Coal Days: Visiting Sparwood and the Frank Slide

After leaving Fort Steele at about 4:00 pm on Day 30 of the trip – Monday, May 23rd – we soon left gold country and entered coal country, and visits to Sparwood and the Frank Slide over the next 24 hours gave us a look at the present and then the past of coal mining in the Crowsnest Pass region. As always, we could have spent much more time in the area.

My intention had been to just drive to Fernie to overnight, but we decided to go a bit further, to the Mountain Shadows Campground at Sparwood, because it sounded like a nicer park. The distance from Fort Steele to Sparwood is 125 km (78 mi). Clicking on the map below will open an interactive version in a new window.


Map - Fort Steele, BC to Frank Slide Interpretive Centre, Alberta

Before hitting the road again from Fort Steele, Tucker got up on the dinette seat, apparently needing a bit of a snuggle after being left in the rig for over 4 hours.

Murray Lundberg and his little dog Tucker in their RV
Mountain Shadows Campground turned out to be an excellent choice. It certainly ranks as one of the best-value full-service campgrounds we’ve stayed at.

Mountain Shadows Campground, Sparwood, BC
The forest is lovely, the campsites are huge and level, the services are well placed, and the wifi was even good. All for $31.50 including taxes.

Mountain Shadows Campground, Sparwood, BC
Our site, #8. The rainy weather continued, but we got a break from it every now and then for a few minutes, long enough for a good dog walk.

Mountain Shadows Campground, Sparwood, BC
The washrooms are pretty dark and dated, but they were clean and everything worked, so no complaints there.

Mountain Shadows Campground, Sparwood, BC

The leaks in the motorhome windshields had gotten worse and worse over the past few days and we now had a bucket under the worst of them, so I called ahead to Crystal Glass in Cochrane, and the manager said to bring it in as soon as we got in and they’d have a look at it.

A network of almost 5 km of walking trails (connecting to a 32-km trail) starts at the campground entrance.

Walking trail at the Mountain Shadows Campground, Sparwood, BC
We had a very leisurely morning on Tuesday – we were in no hurry to leave this campground. A long walk on the trails was a great way to start the day’s exploring.

Walking trail at the Mountain Shadows Campground, Sparwood, BC
Although still promoted locally as “The World’s Largest Truck”, the Terex 33-19 “Titan”, built by General Motors in 1973, actually lost that title in 1998 when Caterpillar came out with their slightly larger 797.

Terex 33-19 Titan - the World's Largest Truck from 1973-1998
The Titan on display was the only one built. It worked in California for 4 years and then was somehow moved to Sparwood. It weighed 231,100 kg (509,500 lbs) – much less now because the engine has been removed – and had a gross vehicle weight of 548,600 kg (1,209,500 lbs). It’s 6.88m (22’7″) high, 20.09m (65’11”) long, and 7.57m (24’10”) wide.

Terex 33-19 Titan - the World's Largest Truck from 1973-1998
At 11:00, we hooked the Tracker up and headed east on Highway 3 again. This area must be impressive from the air – the top of many of the ridges is a reclaimed coal-mining area.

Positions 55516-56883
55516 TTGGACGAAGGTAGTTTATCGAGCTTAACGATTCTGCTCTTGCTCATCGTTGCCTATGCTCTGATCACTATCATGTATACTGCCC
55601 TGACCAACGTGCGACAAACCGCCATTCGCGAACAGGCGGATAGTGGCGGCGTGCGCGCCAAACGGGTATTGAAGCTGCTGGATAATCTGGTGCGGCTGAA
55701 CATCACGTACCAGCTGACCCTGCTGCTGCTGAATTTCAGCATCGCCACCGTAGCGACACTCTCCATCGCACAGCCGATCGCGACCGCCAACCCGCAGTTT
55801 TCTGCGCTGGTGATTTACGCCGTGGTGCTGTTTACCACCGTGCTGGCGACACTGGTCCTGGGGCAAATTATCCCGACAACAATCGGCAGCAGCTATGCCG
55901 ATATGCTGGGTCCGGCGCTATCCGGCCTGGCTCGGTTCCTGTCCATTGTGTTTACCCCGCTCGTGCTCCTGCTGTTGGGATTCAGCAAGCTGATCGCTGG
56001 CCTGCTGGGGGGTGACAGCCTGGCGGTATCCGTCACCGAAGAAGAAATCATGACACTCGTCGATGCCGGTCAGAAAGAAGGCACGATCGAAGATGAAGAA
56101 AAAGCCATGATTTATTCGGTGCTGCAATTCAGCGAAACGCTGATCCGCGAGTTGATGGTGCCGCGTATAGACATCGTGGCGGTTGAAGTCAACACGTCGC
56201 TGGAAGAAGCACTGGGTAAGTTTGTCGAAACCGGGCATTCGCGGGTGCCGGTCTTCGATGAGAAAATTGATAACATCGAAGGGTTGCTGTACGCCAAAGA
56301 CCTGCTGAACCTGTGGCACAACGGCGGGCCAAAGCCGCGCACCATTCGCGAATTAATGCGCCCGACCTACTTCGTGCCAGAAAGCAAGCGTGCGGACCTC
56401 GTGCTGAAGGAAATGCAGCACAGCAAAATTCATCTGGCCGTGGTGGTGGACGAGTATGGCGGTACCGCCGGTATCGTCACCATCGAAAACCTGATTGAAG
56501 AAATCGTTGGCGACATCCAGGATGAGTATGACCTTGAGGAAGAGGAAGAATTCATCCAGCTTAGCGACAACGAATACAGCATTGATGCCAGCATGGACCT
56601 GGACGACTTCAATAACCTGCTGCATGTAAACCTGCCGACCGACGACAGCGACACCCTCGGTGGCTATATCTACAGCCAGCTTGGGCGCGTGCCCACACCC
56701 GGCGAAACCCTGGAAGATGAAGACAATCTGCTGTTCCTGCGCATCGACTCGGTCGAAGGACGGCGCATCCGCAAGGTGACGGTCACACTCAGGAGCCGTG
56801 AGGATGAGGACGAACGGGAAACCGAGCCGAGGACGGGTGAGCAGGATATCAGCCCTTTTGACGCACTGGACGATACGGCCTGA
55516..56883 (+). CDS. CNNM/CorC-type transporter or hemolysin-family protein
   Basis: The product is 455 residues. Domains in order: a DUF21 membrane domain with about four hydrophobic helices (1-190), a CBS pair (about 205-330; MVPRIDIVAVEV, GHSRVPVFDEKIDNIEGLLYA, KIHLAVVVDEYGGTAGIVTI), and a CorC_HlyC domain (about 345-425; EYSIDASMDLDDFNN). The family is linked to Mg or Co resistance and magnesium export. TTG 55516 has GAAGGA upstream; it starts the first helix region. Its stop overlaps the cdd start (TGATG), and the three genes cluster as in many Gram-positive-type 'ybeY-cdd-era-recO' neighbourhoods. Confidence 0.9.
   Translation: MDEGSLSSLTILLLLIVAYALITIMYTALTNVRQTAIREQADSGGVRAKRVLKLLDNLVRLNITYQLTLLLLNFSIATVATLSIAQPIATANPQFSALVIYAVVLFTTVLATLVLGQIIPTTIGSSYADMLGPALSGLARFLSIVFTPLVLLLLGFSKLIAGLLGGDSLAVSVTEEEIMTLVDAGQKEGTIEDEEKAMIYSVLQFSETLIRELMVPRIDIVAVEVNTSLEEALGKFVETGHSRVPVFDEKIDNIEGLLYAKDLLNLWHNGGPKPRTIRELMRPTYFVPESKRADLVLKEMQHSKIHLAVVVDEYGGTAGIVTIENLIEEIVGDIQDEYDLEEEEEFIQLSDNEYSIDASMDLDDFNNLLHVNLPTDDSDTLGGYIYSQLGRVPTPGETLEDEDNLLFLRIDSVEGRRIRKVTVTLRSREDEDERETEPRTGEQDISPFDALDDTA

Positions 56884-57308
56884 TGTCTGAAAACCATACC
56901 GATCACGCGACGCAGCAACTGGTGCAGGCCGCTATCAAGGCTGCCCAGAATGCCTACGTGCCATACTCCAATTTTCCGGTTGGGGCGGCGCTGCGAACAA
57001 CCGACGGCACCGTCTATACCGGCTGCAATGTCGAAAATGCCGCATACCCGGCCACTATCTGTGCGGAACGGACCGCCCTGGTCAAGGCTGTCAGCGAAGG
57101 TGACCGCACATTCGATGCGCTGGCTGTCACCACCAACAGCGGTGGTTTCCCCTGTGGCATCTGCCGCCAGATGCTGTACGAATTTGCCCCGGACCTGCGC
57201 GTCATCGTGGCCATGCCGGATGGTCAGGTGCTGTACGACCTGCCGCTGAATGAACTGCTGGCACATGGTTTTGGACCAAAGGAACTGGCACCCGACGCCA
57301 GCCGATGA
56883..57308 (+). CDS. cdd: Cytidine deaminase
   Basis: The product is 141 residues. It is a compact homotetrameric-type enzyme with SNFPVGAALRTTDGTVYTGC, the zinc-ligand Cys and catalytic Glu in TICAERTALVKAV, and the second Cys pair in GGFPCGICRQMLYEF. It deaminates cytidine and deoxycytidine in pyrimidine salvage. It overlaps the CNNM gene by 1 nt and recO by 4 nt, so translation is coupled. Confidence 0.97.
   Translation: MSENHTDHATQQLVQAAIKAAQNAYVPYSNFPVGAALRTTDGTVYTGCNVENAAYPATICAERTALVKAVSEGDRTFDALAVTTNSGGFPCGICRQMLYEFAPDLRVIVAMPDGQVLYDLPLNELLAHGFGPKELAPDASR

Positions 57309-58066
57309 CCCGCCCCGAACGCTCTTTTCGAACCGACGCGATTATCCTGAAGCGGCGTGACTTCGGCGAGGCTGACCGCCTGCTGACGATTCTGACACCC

Coal mining along BC Highway 3 in the Crowsnest
Just over half an hour from Sparwood, we stopped at the Frank Slide Interpretive Centre. Like many Alberta parks and museums, this one is very impressive, interpreting not only the Frank Slide disaster of 1903 – Canada’s deadliest rockslide – but also much more of the region’s coal mining history. This view looks over the cafe to the slide itself.

Frank Slide Interpretive Centre, Alberta
The horrific explosion in the Hillcrest coal mine in 1914 is also very well interpreted. The centre’s tagline “We have stories to tell you that you will never forget!” is certainly true. The descriptions about how hot the fires were – about what it did to not only bodies but even to the coal itself – are definitely memorable.

1914 explosion in the Hillcrest coal mine
Everything about the centre is impressive – the displays work beautifully into the architecture, which in turn looks like it belongs in that location.

Frank Slide Interpretive Centre, Alberta
We spent the first hour watching 2 movies, about the slide, and then one with a wider focus on coal mining in the Crowsnest Pass region. Then there are other movies around the centre, including this one with aerial views of the slide, which really does need to be seen from the air to grasp the size. I was surprised to read that the Hope Slide that I was at a few weeks ago is larger, though.

Frank Slide Interpretive Centre, Alberta
The view across the slide and down the valley. One of the notable displays at the centre described the slide that is expected to happen just up the valley, on about the same scale as the Frank Slide.

Frank Slide Interpretive Centre, Alberta
Me at the viewing deck in front of the centre.

Murray Lundberg at the Frank Slide Interpretive Centre, Alberta
We went for a walk on one of the trails around the centre, which has plenty of interpretive signs, and just after 2:00 pm, were on the road, headed for the North West Mounted Police museum at Fort MacLeod.

Frank Slide Interpretive Centre, Alberta


Comments

Coal Days: Visiting Sparwood and the Frank Slide — 2 Comments

  1. Loved the look of that campground, quiet peaceful and private.

    Is the govt planning to try and mitigate the eventual slide “just up the valley”? Is that man made from coal mining or just a natural process they have identified?

    • No, it’s far too large to do anything about. It’s just a natural process due to the type of rock and faulting.